HAVANA (AP) — A group of former high-ranking U.S. officials, business executives and academics called Monday for President Barack Obama to loosen the five-decade embargo on Cuba in order to stimulate the flow of capital and expertise to the island’s nascent class of independent entrepreneurs.
The head of the U.S. Chamber of Commerce, meanwhile, announced that he would make his first trip to Cuba in 15 years to gauge how the growth of the private business sector could create opportunities for American corporations.
Chamber head Thomas J. Donohue said he would meet with entrepreneurs and government officials and speak to students at the University of Havana next week. He will be accompanied by executives from Alticor, the parent company of the Amway direct-sales business, and Cargill, the Minnesota-based agribusiness giant.
“This trip will provide us with a first-hand look at changes in Cuba’s economic policies and whether or not they are affecting the ability to do business there,” Donohue said.
Advocates of greater engagement with Cuba say that U.S. public opinion increasingly supports weakening the embargo and have been pushing for Obama to open more channels to Cuba before he leaves office.
The open letter, meanwhile, asks the president to take a series of executive actions, including allowing legal travel to Cuba by experts who can train Cuban business people in law, real estate and financial services. It also requests Obama to allow U.S. travelers easier access to money in Cuba, along with increasing Americans’ ability to send money from the U.S. to support private businesses.
It also asks Obama to authorize the sale of telecommunications equipment to Cuba, including cell towers and satellite dishes, and allow telecommunications company officials to conduct business travel to Cuba to sell their products.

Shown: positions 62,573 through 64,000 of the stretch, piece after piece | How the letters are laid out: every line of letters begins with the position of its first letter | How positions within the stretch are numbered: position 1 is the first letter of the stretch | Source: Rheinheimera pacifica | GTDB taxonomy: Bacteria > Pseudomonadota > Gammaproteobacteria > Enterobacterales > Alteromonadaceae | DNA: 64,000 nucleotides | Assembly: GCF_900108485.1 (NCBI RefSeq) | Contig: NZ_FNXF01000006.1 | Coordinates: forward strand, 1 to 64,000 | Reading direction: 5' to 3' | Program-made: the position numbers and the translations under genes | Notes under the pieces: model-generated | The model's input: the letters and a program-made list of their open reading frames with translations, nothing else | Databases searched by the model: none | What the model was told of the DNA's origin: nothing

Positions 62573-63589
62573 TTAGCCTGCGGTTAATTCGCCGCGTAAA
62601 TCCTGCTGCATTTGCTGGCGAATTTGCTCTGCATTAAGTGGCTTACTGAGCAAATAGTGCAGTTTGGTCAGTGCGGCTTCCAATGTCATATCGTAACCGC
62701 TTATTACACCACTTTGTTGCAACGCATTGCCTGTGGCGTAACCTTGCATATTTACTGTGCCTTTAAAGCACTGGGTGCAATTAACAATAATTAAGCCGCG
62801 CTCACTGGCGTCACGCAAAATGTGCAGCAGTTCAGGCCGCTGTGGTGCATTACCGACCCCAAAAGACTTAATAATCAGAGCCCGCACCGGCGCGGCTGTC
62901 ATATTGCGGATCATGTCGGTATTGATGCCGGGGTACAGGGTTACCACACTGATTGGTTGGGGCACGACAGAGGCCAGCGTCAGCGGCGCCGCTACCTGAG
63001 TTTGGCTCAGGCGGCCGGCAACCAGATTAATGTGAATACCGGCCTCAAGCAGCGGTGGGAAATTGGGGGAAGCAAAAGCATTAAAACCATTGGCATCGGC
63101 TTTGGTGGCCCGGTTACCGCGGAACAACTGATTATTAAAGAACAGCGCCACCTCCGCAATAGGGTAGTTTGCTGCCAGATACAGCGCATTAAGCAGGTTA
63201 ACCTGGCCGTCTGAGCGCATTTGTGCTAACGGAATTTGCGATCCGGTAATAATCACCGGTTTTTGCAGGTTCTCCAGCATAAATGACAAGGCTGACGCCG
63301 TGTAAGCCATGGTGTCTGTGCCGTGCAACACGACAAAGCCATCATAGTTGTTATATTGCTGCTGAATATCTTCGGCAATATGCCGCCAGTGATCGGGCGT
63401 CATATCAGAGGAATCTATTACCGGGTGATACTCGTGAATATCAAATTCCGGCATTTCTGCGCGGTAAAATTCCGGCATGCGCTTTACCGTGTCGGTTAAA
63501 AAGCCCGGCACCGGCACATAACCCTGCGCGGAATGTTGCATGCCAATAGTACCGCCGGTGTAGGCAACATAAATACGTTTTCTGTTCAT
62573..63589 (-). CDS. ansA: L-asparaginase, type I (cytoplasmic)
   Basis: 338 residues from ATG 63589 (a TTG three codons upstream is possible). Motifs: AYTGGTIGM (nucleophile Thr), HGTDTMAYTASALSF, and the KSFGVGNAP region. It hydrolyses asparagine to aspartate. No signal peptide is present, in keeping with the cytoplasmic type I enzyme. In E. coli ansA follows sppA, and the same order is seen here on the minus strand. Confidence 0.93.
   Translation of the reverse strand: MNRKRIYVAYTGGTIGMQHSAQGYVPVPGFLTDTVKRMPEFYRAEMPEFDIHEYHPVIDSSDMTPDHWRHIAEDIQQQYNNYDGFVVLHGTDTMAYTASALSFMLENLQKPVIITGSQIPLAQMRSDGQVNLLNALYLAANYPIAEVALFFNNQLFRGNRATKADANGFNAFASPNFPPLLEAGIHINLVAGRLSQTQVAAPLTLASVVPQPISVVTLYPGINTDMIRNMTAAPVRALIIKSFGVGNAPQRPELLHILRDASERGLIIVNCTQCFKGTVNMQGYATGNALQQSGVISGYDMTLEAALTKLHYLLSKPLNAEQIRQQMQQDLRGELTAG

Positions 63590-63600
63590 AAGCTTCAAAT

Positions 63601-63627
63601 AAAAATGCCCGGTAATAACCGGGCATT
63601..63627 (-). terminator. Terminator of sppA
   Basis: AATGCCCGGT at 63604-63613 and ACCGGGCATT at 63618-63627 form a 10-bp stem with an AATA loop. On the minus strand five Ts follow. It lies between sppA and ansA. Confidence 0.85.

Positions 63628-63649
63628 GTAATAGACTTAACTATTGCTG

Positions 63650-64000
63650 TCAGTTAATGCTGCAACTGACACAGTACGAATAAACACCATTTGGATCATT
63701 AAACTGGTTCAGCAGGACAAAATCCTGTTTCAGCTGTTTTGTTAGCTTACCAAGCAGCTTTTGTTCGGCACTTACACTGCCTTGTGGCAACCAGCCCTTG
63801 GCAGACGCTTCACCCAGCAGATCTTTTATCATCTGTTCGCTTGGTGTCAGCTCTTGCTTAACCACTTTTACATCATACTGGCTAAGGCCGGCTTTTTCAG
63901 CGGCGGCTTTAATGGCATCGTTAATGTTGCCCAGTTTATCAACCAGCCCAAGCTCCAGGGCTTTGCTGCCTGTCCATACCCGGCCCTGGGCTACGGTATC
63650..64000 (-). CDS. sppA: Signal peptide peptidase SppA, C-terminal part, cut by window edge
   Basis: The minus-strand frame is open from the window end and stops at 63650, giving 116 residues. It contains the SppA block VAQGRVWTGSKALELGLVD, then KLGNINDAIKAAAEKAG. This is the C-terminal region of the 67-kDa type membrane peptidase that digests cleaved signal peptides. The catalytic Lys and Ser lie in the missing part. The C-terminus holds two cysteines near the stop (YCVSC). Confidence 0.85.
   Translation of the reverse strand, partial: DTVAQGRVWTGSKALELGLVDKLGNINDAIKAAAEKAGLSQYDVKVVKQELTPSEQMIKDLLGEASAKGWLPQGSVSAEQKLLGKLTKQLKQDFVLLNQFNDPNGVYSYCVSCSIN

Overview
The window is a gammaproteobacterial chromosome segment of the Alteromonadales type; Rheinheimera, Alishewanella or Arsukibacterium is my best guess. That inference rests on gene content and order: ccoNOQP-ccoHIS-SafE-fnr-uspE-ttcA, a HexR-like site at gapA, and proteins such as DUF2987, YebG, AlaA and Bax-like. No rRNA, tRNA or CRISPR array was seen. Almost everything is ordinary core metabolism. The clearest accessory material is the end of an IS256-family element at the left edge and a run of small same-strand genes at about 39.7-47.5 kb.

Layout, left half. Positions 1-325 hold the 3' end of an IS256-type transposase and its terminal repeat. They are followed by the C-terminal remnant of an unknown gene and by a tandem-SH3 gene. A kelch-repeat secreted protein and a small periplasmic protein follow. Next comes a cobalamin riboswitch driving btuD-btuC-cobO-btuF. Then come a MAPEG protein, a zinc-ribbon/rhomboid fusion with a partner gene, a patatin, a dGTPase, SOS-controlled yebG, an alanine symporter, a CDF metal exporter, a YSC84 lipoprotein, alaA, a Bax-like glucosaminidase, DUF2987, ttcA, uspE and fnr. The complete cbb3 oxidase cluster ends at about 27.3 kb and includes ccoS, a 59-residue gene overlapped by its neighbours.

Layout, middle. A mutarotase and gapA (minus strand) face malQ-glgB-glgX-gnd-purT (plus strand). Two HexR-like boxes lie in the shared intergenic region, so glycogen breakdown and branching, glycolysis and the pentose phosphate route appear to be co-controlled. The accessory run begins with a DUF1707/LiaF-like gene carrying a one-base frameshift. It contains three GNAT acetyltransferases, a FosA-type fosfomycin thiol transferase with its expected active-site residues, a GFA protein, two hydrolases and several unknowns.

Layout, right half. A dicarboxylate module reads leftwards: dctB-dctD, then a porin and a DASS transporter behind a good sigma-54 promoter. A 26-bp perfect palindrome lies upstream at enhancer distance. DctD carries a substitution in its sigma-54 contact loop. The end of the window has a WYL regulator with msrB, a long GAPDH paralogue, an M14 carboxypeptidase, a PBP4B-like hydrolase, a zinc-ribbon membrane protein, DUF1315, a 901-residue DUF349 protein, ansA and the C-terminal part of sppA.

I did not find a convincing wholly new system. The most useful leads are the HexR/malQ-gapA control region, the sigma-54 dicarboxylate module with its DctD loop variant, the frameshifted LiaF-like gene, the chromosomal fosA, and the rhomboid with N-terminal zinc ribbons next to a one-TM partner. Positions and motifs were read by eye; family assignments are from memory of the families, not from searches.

In 2009, Obama allowed Cuban-Americans to make unlimited trips to visit relatives here. The George W. Bush administration had limited travel to Cuba to a trip every three years. In 2011, Obama reinstated “people-to-people” trips, allowing U.S. citizens to travel legally to Cuba for educational tourism focused on contact with ordinary Cubans.
President Raul Castro has legalized small-scale, private businesses in nearly 200 fields since 2010, creating a new class of roughly 400,000 independent entrepreneurs and their employees.
“Now more than ever the United States can help the Cuban people determine their own destiny by building on the U.S. policy reforms that have already been started,” the letter reads.
The 44 signers of the letter include retired Adm. James Stavridis, former head of U.S. Southern Command; Andres Fanjul, a member of the Cuban-American family that runs America’s largest sugar producer, and former Deputy Secretary of State and Director of National Intelligence John Negroponte.
A poll released in February by the nonpartisan Atlantic Council found that 56 percent of Americans and 63 percent of Floridians supported more direct engagement with Cuba. In Miami-Dade County, home to the largest concentration of Cuban-Americans, 64 percent of adults said they favored changing U.S. foreign policy toward Cuba.
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